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Monthly Archives: April 2011

Jim Grant comments on Bernanke Fed

Jim has some sharp criticism on Ben Bernanke, and he thinks Fed’s QE3 is coming.

 

US dollar is being crushed

The Fed’s reluctance to change its super easy monetary policy put the US dollar into new low, not seen since early 2008.

Long term trend:

Bernanke’s first ever press conference

First ever press conference by a Fed Chairman. From CNBC:

Part 1

Part 2

Comments on Bernanke from some big market players – take note of Bill Gross’ view on inflation expectations.

US MNCs shifting jobs abroad

With the developed world expected to grow much slower than the developing world, and also due to increased globalization of US firms, during the past decade, big US firms have shifted more jobs abroad than the jobs they have created at home.

read the Journal article here.

Pecan love

An interesting piece on how China’s insatiable demand for the US pecan drives up its price.

Pecans are as all-American as anything can be. Washington and Jefferson grew them. They are the state nut of Arkansas, Alabama and Texas. The U.S. grows about two-thirds of the world’s pecans and chews most of them itself. For generations, pecan prices have fallen with bumper crops and soared with lousy ones. But lately, they’ve only been going up. A pound of pecans in the shell fetched $2.14 on average last year, according to the U.S Department of Agriculture, nearly double what they brought three years earlier.

The reason: The Chinese want our nuts. Five years ago, China bought hardly any pecans. In 2009, China bought one-quarter of the U.S. crop, and there’s no sign demand is abating.

 

 

 

 

 

 

The impact of China’s rebalancing

The impact of China’s rebalancing, and its implications on global interest rates, by Martin Feldstein. Marty seems to suggest that if China were to rebalance its economy successfully, debtor countries (especially the US) will face a much higher equilibrium interest rate than the past couple of decades.  I doubt this will happen very soon – rather it’s a slow process.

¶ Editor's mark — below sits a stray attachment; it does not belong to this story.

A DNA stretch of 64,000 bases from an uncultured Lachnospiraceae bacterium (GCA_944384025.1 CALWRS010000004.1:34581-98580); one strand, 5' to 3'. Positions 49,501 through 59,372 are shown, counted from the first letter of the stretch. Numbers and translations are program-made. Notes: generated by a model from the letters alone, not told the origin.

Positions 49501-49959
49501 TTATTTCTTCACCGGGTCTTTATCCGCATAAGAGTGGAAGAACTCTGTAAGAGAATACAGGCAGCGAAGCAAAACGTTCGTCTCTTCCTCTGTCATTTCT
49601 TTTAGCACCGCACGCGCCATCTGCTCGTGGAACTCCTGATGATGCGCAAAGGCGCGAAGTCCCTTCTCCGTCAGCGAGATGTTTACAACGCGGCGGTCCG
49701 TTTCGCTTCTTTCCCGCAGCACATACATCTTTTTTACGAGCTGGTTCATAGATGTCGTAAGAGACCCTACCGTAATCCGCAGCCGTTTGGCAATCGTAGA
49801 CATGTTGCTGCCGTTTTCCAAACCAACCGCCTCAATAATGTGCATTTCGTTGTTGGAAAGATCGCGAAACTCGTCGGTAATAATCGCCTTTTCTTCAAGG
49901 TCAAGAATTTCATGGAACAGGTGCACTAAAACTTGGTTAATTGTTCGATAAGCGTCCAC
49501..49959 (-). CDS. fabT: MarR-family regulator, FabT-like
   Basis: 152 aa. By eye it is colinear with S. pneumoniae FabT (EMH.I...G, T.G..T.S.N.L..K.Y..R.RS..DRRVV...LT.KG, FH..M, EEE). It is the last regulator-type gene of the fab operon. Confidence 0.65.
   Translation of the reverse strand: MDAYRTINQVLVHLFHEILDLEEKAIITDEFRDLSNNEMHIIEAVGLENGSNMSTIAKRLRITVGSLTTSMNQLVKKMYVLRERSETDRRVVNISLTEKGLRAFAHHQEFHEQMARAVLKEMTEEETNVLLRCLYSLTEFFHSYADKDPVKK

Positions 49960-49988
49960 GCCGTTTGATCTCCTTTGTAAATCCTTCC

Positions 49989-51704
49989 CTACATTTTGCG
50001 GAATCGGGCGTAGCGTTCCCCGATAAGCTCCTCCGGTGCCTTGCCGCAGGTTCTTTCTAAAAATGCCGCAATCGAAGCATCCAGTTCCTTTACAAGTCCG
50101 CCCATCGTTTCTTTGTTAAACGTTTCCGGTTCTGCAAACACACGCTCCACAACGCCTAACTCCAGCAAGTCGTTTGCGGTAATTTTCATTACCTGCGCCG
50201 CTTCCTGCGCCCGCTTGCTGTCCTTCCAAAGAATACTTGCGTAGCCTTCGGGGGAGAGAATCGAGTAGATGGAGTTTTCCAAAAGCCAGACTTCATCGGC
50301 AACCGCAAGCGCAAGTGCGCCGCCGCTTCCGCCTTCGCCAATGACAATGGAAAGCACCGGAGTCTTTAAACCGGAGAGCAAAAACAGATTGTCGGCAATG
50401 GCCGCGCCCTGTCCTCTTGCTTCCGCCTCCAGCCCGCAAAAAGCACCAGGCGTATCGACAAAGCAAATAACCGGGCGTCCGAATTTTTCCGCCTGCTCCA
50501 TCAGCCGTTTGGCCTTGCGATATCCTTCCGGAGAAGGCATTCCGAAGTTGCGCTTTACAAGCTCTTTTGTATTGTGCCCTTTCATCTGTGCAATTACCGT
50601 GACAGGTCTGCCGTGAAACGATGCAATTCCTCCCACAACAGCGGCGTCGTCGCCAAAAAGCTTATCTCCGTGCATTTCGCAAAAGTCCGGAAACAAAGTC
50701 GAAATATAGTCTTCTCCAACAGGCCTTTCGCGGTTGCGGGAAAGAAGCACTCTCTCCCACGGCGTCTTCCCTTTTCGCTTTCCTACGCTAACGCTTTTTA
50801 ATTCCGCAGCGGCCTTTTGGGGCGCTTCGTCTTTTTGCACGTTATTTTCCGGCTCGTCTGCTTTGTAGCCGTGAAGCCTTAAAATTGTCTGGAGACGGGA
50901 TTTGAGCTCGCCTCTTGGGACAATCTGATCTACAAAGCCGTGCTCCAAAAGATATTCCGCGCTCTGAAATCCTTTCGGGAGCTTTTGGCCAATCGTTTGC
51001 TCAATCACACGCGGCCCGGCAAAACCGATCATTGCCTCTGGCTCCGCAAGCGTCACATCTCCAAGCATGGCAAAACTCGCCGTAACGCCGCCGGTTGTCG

Money and Gold

According to Dr. Yardeni of Yardeni Research,

Gold is widely perceived to be a hedge against inflation. Actually, it is a hedge against reckless monetary and fiscal policies. One of the best measures of global monetary policy is non-gold international reserves held by central banks. The monthly data are compiled by the IMF. The price of gold seems to track the parabolic trajectory of the reserves data relatively well. Over the past decade, the price of gold has soared 470% from a low of $255.95 an ounce on April 2, 2001 to $1,459.10 this morning. Over this period through January, reserves held by central banks soared 376%, much faster than the 121% increase during the previous 10-year period, when the price of gold fell 28.4%.

(click to enlarge, graph courtesy of Dr. Yardeni)

 


 

 

 

China keeps piling up its foreign exchange reserves

With the announcement of China's GDP number in Q1, its foreign exchange reserves officially passed the $3 trillion mark – gigantic, unprecedented. And around 70% of the total is in US dollar.  Both numbers need to come down.

China is trying hard to internationalize its currency – Yuan. In the ongoing BRICS meeting in Sanya, Hainan, the heads of the five countries signed a new pact, according to WSJ,